CMA to examine UK energy market

Industry regulator Ofgem has taken the bold step of referring the UK energy market for a full competition review to the Competition and Markets Author…

Industry regulator Ofgem has taken the bold step of referring the UK energy market for a full competition review to the Competition and Markets Authority (CMA).

The announcement was made last week (June 26th) and comes at a time when households and businesses up and down the country continue to bear the brunt of large energy bills.

Over recent years, homeowners have seen significant rises in energy costs, while providers have continued to report large profits.

This is a situation that has many people wondering what is driving this trend, with the CMA now set to give a detailed indication of the mechanics behind pricing.

Figures published by Citizens Advice show that switching rates between energy providers have now fallen to an all-time low, while the number of people reporting problems with affordability for their energy bills has grown by 21 per cent in the last year.

Overall, a recent poll by the organisation revealed four out of five consumers in the UK now support an investigation into the nation's energy market, while 73 per cent of people believe tougher regulation for the industry is required to ensure households are getting a fair deal on their essential bills.

The five most common problems reported to Citizens Advice surrounding energy in 2013/14 were shown to be issues surrounding inaccurate billing/meter readings (17 per cent), prices of tariffs (13 per cent), problems with switching suppliers (nine per cent), methods of payment (eight per cent) and complaints and redress (six per cent).

Responding to the announcement, Citizens Advice chief executive Gillian Guy commented: "People's trust in energy firms is at rock bottom. Consumers are struggling to meet costs that have risen seven times faster than earnings and our evidence shows people are increasingly dissatisfied with the service they are getting."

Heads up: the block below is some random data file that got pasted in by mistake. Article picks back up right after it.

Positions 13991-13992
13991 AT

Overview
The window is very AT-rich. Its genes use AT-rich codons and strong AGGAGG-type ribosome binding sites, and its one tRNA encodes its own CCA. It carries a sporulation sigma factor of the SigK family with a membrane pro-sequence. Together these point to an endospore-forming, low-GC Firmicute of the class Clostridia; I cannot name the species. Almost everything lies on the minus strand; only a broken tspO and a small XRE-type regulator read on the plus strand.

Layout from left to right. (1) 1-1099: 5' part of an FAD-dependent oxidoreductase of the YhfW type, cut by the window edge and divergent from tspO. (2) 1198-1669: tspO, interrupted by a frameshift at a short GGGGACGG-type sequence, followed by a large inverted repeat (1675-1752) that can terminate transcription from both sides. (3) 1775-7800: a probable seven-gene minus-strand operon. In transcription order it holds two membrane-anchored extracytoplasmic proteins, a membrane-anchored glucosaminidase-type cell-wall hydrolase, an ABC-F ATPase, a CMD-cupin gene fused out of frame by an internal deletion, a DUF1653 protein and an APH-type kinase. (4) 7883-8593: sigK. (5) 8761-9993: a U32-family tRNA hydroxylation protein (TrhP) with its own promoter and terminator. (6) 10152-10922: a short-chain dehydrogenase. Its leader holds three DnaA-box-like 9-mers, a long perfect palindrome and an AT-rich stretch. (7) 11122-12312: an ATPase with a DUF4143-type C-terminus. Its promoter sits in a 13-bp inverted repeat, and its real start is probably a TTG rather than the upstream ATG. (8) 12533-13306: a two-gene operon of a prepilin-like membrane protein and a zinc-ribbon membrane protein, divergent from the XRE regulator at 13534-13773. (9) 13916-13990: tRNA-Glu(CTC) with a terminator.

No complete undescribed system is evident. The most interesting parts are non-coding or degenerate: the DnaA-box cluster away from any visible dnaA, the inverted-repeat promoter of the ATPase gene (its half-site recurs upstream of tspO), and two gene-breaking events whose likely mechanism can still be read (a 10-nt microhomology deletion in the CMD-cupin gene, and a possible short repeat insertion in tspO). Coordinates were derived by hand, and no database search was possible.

A key aim of the investigation will be to outline the relationship between the supply businesses and generation divisions of the UK's Big Six energy providers – British Gas, EDF Energy, E.ON UK, npower, Scottish Power and SSE.

In addition, the report will look into how increasing levels of competition within the sector can help to keep prices as low as possible for consumers in the future, as well as ways to boost transparency and overall consumer trust in the energy market.

Finally, recommendations will also be made on ways to ensure social and environmental schemes are being delivered as cheaply and effectively as possible.

General secretary of the Trades Union Congress Frances O'Grady concluded: "Energy companies have been ripping off customers for years and [the] decision to refer them to the CMA is long overdue.

"It's about time the government stood up for consumers who are sick of seeing their rising bills being used to prop up bloated profits."

A deadline for the publication of the CMA's report into UK energy competition has now been set for the end of December 2015, with an independent panel soon to be appointed to set out a timetable for each stage of the investigation over the coming months.

Posted by Joe White

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